Focus on high-density lipoproteins in reducing cardiovascular risk

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Abstract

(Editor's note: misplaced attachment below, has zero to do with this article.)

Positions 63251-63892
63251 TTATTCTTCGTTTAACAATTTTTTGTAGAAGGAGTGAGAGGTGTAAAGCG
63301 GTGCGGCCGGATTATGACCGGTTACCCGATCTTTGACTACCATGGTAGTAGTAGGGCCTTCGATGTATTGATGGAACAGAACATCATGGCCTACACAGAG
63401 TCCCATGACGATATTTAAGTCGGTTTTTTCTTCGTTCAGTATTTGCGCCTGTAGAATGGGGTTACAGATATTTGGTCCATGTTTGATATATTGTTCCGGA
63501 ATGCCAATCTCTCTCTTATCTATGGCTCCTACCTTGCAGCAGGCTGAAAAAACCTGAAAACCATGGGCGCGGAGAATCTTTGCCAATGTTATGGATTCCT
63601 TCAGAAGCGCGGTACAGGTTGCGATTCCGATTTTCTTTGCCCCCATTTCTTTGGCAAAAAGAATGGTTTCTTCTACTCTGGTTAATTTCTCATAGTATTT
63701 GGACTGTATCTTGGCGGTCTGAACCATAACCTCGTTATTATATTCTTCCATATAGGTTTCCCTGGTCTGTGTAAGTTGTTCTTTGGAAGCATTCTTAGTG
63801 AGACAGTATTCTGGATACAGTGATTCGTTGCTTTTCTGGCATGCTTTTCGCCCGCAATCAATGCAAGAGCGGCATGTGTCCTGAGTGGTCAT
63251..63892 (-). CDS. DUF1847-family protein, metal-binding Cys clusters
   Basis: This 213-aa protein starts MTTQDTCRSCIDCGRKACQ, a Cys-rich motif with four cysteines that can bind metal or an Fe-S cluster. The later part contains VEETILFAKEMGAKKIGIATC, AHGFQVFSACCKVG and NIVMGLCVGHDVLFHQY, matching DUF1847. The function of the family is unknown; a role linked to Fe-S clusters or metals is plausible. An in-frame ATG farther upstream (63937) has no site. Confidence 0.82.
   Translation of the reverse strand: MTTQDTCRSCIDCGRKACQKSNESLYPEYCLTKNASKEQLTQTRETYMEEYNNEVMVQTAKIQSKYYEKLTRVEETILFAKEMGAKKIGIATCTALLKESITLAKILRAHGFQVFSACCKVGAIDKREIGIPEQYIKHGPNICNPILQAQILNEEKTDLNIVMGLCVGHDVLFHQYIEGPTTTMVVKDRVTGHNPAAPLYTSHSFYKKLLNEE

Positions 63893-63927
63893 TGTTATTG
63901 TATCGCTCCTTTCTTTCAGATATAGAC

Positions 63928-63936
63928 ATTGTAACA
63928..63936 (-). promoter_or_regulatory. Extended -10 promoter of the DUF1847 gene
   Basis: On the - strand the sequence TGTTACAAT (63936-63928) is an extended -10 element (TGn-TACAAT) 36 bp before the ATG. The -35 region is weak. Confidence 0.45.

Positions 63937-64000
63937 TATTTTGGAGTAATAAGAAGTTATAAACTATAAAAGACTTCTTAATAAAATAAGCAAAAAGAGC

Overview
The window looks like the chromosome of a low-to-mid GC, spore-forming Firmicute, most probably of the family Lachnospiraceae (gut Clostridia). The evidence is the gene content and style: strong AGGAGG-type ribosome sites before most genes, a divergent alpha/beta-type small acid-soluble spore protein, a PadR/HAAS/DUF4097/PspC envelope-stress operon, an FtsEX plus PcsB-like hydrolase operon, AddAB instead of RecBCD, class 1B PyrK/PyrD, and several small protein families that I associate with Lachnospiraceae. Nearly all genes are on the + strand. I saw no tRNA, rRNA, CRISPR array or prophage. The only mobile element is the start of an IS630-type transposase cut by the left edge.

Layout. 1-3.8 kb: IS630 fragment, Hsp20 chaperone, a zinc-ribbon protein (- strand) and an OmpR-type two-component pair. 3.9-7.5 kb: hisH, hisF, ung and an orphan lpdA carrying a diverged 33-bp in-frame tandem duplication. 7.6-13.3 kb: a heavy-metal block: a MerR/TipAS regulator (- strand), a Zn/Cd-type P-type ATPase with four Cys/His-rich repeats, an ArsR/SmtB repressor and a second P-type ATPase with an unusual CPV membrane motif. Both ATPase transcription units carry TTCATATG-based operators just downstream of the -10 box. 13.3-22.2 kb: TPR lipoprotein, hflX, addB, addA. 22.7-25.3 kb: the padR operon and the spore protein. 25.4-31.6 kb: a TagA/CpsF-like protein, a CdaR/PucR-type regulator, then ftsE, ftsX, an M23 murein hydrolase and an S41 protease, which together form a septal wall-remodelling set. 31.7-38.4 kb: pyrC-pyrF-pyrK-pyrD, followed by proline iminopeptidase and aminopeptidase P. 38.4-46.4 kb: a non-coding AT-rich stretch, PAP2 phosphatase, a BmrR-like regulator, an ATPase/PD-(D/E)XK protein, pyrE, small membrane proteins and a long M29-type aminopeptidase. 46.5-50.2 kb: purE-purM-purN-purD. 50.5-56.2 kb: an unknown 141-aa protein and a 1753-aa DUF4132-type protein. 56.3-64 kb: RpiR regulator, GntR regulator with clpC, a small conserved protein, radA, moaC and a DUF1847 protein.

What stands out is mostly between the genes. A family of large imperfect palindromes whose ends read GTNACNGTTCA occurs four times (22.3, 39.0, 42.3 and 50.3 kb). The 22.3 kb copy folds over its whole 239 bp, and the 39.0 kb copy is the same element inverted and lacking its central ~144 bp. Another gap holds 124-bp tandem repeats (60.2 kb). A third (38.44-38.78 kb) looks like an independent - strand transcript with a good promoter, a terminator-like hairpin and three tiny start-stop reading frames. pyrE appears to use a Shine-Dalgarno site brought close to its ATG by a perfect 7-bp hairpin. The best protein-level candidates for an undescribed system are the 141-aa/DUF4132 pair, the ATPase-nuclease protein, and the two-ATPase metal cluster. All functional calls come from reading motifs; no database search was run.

Low high-density lipoprotein (HDL) cholesterol is associated with increased risk of coronary heart disease (CHD). Ongoing investigation into the mechanisms whereby HDL cholesterol might provide protection from atherosclerosis and clinical disease has resulted in improved understanding of the role of HDL in removal of cholesterol from the arterial wall and has suggested a number of strategies for augmenting the beneficial activities of the lipoprotein. Current drug options for increasing HDL cholesterol levels include the statins, fibrates, and niacin. Strategies in development for increasing the function of HDL or apolipoprotein A-I and thereby reducing atherosclerotic progression include use of agents to upregulate the adenosine triphosphate–binding cassette transporter in vessel wall macrophages to increase cholesterol efflux from these cells; use of agents to stimulate endogenous apoA-I synthesis; administration of apoA-I, apoA-I Milano, apoA-I–mimetic peptides, or delipidated HDL; and use of cholesteryl ester transfer protein inhibitors.

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